But while her reaction to the withdrawal isn’t all that convincing, “The Deconstruction” still works as a critical turning point for Alicia by pushing her out of the law firm for good and without any viable backup plan. Miscommunications lead every character in this episode to make the wrong choices. Alicia becomes convinced that Diane and Cary are trying to push her out so, with the encouragement of Peter, she decides to start her own firm solo. But when David Lee catches her courting clients, he springs into action to try and stop her. Everyone wanted the same thing in the first place: for Alicia to return to the firm, but everyone is also paranoid to a fault.

And they have good reason to be. Not too long ago, Cary and Alicia started their own firm on the sly. “The Deconstruction” shows the long-term effects “Hitting The Fan” has on these characters, and the paranoia throughout the episode, unlike some of the other emotions at play, is rooted in something very real. The scene between Diane and Alicia, where both are so convinced that they are right and the other is wrong, is the best acted scene in a very well acted episode, with Christine Baranski and Julianna Margulies playing both characters in their fiercest survival modes.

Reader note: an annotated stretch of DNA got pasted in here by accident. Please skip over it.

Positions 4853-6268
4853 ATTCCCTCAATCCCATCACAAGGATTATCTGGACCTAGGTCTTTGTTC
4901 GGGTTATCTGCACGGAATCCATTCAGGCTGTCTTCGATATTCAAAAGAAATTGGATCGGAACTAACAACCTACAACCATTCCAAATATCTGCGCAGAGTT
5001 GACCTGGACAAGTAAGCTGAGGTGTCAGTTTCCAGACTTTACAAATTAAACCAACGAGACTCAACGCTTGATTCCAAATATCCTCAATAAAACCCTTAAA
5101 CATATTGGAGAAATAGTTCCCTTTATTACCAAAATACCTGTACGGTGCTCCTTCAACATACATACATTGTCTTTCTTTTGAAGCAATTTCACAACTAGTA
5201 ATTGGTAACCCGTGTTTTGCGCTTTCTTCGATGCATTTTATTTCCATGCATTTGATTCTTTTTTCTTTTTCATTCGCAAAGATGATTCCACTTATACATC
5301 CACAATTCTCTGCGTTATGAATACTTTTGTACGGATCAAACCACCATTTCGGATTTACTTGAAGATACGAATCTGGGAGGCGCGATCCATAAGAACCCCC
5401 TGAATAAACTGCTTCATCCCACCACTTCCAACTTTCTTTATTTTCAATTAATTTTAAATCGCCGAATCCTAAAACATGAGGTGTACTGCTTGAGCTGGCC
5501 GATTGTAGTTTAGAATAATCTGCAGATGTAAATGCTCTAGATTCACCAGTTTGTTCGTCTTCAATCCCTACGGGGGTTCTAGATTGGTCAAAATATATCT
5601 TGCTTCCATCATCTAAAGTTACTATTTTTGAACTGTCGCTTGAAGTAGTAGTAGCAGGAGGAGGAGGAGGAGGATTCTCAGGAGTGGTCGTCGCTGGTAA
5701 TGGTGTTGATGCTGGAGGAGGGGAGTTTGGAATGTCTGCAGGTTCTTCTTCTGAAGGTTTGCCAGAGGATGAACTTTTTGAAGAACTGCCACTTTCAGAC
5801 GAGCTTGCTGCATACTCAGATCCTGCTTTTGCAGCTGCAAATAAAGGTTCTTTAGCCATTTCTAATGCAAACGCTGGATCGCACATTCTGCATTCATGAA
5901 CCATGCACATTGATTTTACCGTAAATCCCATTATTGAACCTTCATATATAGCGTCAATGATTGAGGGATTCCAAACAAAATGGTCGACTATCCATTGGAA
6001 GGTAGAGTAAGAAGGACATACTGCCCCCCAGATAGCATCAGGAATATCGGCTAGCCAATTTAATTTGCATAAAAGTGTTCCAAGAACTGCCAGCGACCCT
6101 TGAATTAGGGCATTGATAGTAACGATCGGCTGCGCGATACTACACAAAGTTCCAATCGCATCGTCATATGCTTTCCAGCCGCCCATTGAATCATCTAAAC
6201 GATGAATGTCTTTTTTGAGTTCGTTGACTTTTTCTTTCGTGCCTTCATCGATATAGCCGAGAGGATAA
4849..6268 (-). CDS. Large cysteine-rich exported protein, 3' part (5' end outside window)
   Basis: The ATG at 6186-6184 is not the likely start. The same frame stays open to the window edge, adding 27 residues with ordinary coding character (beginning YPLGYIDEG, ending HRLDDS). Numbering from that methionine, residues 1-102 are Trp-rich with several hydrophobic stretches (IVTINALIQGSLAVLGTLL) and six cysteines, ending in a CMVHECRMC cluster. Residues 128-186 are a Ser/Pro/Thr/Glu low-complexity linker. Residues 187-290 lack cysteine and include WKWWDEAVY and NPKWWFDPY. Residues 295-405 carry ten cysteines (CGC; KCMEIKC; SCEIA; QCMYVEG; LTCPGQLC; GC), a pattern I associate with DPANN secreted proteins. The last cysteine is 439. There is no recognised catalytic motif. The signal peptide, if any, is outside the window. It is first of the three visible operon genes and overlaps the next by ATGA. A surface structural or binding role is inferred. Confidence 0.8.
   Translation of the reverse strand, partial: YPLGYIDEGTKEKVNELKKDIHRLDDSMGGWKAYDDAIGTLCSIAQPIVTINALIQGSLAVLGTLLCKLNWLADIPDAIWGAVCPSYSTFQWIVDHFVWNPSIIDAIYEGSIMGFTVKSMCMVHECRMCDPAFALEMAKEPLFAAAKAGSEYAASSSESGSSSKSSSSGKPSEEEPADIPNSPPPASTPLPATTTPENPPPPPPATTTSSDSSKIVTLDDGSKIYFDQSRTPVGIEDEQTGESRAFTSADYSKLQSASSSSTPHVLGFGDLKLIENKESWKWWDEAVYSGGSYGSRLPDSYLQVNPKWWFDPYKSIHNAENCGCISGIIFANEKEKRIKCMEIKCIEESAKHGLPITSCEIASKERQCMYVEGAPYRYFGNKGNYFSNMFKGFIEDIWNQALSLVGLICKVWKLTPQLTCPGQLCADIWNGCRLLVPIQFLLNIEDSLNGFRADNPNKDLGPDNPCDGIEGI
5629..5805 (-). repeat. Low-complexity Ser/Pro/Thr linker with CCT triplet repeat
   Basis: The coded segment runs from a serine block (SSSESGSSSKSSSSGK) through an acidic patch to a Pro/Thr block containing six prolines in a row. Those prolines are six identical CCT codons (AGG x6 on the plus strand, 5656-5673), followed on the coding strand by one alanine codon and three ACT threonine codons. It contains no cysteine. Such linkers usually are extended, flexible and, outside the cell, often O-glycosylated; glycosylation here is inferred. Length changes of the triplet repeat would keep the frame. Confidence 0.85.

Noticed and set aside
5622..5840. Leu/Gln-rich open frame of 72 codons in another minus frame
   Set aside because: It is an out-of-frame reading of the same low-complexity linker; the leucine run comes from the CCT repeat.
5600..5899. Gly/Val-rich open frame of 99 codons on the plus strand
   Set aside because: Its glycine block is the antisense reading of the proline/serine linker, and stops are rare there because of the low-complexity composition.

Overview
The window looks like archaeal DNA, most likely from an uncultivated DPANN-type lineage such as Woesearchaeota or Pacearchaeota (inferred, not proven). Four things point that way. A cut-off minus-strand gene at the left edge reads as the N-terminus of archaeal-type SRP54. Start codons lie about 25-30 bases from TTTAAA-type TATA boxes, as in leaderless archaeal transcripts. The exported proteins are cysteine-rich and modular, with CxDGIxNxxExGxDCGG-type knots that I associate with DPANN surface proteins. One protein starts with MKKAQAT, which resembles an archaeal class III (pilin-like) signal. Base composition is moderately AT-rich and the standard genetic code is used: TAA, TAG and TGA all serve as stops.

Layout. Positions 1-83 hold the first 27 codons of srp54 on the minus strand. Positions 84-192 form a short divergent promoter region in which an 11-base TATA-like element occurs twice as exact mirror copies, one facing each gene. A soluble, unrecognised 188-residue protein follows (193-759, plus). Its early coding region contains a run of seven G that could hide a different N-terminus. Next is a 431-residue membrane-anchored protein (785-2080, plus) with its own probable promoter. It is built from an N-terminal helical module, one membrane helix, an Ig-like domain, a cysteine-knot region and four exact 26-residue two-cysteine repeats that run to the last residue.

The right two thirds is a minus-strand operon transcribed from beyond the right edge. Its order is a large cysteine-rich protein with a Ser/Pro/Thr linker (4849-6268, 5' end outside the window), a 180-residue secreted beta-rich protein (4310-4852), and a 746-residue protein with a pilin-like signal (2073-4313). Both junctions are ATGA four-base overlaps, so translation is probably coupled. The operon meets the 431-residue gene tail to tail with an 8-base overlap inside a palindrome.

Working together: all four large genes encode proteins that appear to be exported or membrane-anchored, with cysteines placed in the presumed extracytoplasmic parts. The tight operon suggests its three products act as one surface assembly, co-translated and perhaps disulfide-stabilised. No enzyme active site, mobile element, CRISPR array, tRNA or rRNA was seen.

Even though the miscommunications eventually get worked out, Alicia still finds herself jobless and without purpose at episode’s end. Alicia so often defines herself by the work that she does, and now she doesn’t have that at all. Her life is just one big question mark, and the character’s confusion and distress makes much more sense when it comes to this true loss of self versus when it was just in response to having to give up the State’s Attorney seat. Alicia Florrick now has a chance to reset, and the show a chance to do the same, which is definitely needed after the narrative murkiness and inconsistently of season six’s back half.